I spoke to the judges afterwards, we had 30/50 for our hunting (top dog that came 1st had 36), 15/15 for our marked and 11/15 for our blind, lost a couple points for having to stop him and handle onto the blind. I asked the judge the best way to score on blinds and he said just sent straight out, no stopping no whistle just send and picked, although he said you would be ok to give a hunt signal such as "hi-lost" when in the area. So something for us to work on in future to try and score top marks on the blinds also. 

The judges feedback was good, advised to tidy up his pattern a bit, he said he really handled well couldn't have done that much better, needs to hunt harder to get more hunting points really, which is something I was aware of myself. 

 

Open: 75/100. 

Unfortunately we didn't place in the open, however I was very happy with that score for a first open run. 

We had 40/60 for hunting, again needed to hunt head down much harder, he remarked about some of the winning dogs, and I said I watched them myself, they were outstanding, noses could have been hoovering the ground and went really well. Something to aspire to.

We had 10/10 for our "flush" - drop to shot, 10/10 for the marked, only 5/10 for the blind as needed to be stopped twice and handled onto it again, and 10/10 for the final pick of the distraction dummy.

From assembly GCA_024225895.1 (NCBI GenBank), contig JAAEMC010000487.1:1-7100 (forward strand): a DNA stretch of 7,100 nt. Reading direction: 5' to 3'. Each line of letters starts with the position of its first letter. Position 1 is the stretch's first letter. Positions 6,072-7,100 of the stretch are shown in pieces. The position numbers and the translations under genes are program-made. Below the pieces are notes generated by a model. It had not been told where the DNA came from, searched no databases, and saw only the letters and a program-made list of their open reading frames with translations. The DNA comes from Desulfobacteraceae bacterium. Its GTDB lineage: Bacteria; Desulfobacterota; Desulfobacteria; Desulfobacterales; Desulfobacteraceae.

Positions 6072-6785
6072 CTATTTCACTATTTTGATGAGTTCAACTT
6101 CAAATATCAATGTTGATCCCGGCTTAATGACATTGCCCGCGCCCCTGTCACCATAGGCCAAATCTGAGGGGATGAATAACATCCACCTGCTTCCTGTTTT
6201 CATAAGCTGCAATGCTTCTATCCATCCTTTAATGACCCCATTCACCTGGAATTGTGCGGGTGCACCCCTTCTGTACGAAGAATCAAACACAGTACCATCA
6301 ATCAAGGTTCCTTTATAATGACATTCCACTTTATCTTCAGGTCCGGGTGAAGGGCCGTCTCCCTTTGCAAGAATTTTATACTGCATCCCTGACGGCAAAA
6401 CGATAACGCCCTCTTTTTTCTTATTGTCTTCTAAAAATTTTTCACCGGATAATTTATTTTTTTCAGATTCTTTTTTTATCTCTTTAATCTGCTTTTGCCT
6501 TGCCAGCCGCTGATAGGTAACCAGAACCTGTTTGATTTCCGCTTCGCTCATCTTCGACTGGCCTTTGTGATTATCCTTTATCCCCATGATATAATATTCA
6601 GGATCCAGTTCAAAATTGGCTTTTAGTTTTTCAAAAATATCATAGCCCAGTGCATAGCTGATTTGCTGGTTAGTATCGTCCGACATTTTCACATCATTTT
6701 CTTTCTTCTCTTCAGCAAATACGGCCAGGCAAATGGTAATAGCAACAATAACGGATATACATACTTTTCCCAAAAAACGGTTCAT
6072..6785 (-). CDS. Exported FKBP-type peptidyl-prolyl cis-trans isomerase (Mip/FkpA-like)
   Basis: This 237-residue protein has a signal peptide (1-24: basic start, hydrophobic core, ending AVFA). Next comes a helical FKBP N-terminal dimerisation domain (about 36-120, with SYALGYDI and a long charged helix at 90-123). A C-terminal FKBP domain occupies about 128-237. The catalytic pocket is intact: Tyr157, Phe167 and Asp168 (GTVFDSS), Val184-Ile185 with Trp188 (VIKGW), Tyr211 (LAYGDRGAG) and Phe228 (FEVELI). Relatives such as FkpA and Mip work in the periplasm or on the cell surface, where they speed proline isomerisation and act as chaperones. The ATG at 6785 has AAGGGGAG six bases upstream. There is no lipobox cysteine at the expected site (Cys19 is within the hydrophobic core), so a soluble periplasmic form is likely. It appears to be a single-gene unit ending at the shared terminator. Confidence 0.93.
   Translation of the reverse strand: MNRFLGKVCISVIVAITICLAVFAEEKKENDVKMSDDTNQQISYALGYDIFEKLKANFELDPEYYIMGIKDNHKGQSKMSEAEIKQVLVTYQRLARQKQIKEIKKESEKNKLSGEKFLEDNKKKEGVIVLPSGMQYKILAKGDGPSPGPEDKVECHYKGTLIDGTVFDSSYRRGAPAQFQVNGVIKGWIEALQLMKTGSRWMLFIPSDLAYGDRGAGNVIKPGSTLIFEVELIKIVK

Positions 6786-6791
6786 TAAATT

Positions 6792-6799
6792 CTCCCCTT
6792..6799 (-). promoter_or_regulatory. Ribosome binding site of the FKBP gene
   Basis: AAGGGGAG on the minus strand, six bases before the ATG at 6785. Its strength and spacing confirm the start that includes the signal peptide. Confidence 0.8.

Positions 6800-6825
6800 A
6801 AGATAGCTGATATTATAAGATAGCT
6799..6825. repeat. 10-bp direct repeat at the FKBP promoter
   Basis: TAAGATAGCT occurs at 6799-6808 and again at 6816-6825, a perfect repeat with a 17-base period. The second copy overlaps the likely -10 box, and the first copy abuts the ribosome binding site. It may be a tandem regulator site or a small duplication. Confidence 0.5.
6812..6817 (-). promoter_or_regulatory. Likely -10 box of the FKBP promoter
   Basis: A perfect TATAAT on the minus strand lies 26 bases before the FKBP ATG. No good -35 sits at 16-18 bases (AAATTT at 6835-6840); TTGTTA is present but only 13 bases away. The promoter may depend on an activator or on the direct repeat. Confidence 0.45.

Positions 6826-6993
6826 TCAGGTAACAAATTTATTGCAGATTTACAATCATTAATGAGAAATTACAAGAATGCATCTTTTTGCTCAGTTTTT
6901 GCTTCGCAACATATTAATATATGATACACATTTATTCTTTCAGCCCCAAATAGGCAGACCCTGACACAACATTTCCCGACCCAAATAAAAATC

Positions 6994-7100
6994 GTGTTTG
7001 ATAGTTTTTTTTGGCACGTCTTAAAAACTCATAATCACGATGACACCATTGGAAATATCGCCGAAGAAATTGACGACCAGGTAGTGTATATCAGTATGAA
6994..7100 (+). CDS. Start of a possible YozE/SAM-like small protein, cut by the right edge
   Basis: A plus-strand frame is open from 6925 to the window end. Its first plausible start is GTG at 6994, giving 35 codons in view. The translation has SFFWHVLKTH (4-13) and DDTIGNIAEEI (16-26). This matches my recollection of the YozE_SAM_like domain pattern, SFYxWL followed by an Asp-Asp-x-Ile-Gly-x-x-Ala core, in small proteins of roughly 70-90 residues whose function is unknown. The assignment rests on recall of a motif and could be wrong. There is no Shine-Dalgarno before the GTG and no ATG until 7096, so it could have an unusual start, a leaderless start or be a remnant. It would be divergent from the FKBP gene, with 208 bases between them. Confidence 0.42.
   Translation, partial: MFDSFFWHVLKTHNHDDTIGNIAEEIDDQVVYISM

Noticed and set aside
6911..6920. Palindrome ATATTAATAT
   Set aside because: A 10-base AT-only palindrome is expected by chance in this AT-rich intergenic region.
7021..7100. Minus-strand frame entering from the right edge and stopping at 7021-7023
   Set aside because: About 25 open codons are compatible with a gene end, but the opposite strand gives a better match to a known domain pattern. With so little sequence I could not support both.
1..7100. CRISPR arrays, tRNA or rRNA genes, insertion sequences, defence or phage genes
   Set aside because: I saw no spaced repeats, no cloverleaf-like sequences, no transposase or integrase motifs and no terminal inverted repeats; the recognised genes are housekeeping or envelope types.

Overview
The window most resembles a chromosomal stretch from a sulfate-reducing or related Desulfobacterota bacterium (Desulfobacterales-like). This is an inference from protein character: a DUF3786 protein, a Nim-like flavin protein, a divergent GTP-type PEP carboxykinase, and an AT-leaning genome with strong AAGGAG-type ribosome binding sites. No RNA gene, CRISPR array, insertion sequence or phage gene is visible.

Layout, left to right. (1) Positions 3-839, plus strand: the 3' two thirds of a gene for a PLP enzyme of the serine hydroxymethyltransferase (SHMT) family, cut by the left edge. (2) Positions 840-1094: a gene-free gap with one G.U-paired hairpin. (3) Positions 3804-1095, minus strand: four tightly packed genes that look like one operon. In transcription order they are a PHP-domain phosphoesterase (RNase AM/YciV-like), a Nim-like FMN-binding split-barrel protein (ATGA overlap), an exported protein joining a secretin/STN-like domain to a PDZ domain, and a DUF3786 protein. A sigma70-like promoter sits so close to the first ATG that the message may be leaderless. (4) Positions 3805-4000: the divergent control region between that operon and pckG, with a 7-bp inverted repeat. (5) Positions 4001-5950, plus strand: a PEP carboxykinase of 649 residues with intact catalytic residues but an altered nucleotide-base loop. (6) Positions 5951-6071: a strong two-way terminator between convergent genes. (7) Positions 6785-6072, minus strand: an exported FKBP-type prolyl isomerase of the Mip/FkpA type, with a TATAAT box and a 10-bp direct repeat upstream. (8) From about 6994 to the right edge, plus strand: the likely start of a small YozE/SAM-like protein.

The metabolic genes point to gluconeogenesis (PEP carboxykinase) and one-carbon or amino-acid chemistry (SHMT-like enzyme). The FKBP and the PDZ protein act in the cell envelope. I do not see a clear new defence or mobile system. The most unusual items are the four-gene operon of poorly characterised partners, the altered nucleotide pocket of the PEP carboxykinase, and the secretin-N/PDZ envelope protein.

Overall a very nice day out and rewarding to be placed in the top 3 at Novice this time. I do believe there aren't many tests left this season now and I won't be attending anymore. 

Out on another partridge day next weekend and will get the dog out beating on some small shoots and some rough shooting over him on club land also. 

 

I am really pinning my hopes that a season on game will fire up his hunting drive once he knows the game. We will have to wait and see, his handling is mint, and apart from some small work to be done on blinds etc there isn't much to improve on, although I am sure in future there will be more complex handling to be done, such as over walls, ditches, ponds etc.